CCHT: Estonian scientists serve tomorrow’s medicine

Tervisetehnoloogiate Arenduskeskus AS (Competence Centre on Health Technologies, CCHT) is a biotechnology company whose research and development activities include personal medicine, drug development and reproductive medicine in both human and veterinary medicine. CCHT has several success stories to show, which contribute to the progress of the future of medicine.
CCHT was born from the initiative of professor Andres Salumets and the work of his research team in 2009. Today, they have developed an organisation that doesn’t only deal with in-depth studies but applied research as well. According to Salumets, CCHT develops research-intensive medical services that are currently not included in the therapy or diagnostics. However, when assessing the future, he predicts that CCHT’s areas of activities will become a part of medicine within the next five years. Prof. Salumets divides his time between several organisations. In addition to CCHT management, he contributes as a professor to teaching new scientists at the University of Tartu and the University of Helsinki as well as to broad scientific cooperation in several places.

CCHT’s research has so far been mostly related with human reproductive medicine, infertility and its causes, for example endometriosis, and the creation of animal breeding technologies regarding veterinary medicine. CCHT has contributed to improvement of several diagnostic technologies related to in vitro fertilisation (IVF).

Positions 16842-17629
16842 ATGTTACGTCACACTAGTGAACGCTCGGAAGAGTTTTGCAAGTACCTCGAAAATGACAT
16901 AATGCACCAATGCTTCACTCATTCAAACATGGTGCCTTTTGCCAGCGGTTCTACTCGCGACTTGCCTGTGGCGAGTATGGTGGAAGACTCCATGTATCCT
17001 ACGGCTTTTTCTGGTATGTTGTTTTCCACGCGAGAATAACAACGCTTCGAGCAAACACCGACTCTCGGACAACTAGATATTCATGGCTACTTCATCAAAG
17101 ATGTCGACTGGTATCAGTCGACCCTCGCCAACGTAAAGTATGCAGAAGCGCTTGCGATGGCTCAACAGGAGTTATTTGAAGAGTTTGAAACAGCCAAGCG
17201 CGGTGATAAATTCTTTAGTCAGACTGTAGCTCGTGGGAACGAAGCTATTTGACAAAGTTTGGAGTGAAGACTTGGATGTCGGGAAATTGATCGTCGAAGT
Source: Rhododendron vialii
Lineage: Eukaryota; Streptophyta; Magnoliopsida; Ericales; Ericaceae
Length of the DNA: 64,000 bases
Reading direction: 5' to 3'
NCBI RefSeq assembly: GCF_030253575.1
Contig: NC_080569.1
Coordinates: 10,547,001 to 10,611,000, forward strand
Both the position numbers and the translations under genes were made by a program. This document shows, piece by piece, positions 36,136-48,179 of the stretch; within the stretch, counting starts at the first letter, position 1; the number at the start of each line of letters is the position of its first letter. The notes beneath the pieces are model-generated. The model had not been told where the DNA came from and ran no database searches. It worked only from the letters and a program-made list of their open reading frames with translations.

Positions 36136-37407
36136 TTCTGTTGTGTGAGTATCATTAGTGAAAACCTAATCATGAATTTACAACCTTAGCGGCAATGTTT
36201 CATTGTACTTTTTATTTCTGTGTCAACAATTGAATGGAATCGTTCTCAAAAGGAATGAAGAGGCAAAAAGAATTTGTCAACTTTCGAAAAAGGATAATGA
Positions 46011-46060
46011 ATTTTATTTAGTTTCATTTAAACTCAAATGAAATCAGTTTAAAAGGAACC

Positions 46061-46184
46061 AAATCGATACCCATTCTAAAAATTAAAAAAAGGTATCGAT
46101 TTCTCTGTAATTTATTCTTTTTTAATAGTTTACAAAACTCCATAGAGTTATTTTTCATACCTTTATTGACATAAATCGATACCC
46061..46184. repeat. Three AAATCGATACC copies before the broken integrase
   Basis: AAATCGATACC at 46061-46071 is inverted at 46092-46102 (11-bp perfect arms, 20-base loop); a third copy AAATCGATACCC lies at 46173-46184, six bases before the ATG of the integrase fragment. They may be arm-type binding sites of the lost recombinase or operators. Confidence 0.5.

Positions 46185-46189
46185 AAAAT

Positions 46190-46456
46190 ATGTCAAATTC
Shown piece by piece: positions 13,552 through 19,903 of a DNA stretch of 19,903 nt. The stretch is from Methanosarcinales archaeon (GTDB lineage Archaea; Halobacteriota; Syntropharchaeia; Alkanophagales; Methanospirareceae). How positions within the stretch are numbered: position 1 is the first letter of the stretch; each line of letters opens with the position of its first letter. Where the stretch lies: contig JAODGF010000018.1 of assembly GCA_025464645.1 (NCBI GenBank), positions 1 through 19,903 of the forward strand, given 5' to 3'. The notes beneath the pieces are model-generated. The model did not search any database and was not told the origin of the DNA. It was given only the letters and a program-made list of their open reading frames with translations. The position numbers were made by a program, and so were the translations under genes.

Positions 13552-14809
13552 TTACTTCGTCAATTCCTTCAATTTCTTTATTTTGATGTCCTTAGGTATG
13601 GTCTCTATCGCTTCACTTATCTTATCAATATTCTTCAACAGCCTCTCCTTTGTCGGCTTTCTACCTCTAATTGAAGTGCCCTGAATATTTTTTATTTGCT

CCHT success stories

One of CCHT’s success stories, where in an exceptionally short time, a new technology was developed and its rights protected, is the globin-lock technology (GlobinLock®, GL). “Today’s medicine uses relatively little information inherent in RNA; it uses DNA-based information instead. In order to retrieve the RNA-information from a blood sample, it is necessary to suppress the effect of globin. We have developed a technology, which is 30 times cheaper and 10 times faster compared to other solutions on the market designed for this job. This is our contribution to the development of personal medicine, where we still don’t know much today and use very few applications. We do not plan to create a separate service with GL but allow it to be used as an intermediate tool for companies, who offer blood sample RNA extraction and analysis reagents. There are often two bottlenecks in research – one of them is supporting novelty and the other is the budget. Scientifically interesting and meaningful applications are often so expensive that they do not reach conventional medicine because they have to go through the entire chain of validations. We offer solutions that are not based on cheap labour, but on a new technology, which enables making a single stage of work significantly cheaper. This is our contribution to health-care development,” professor Salumets says.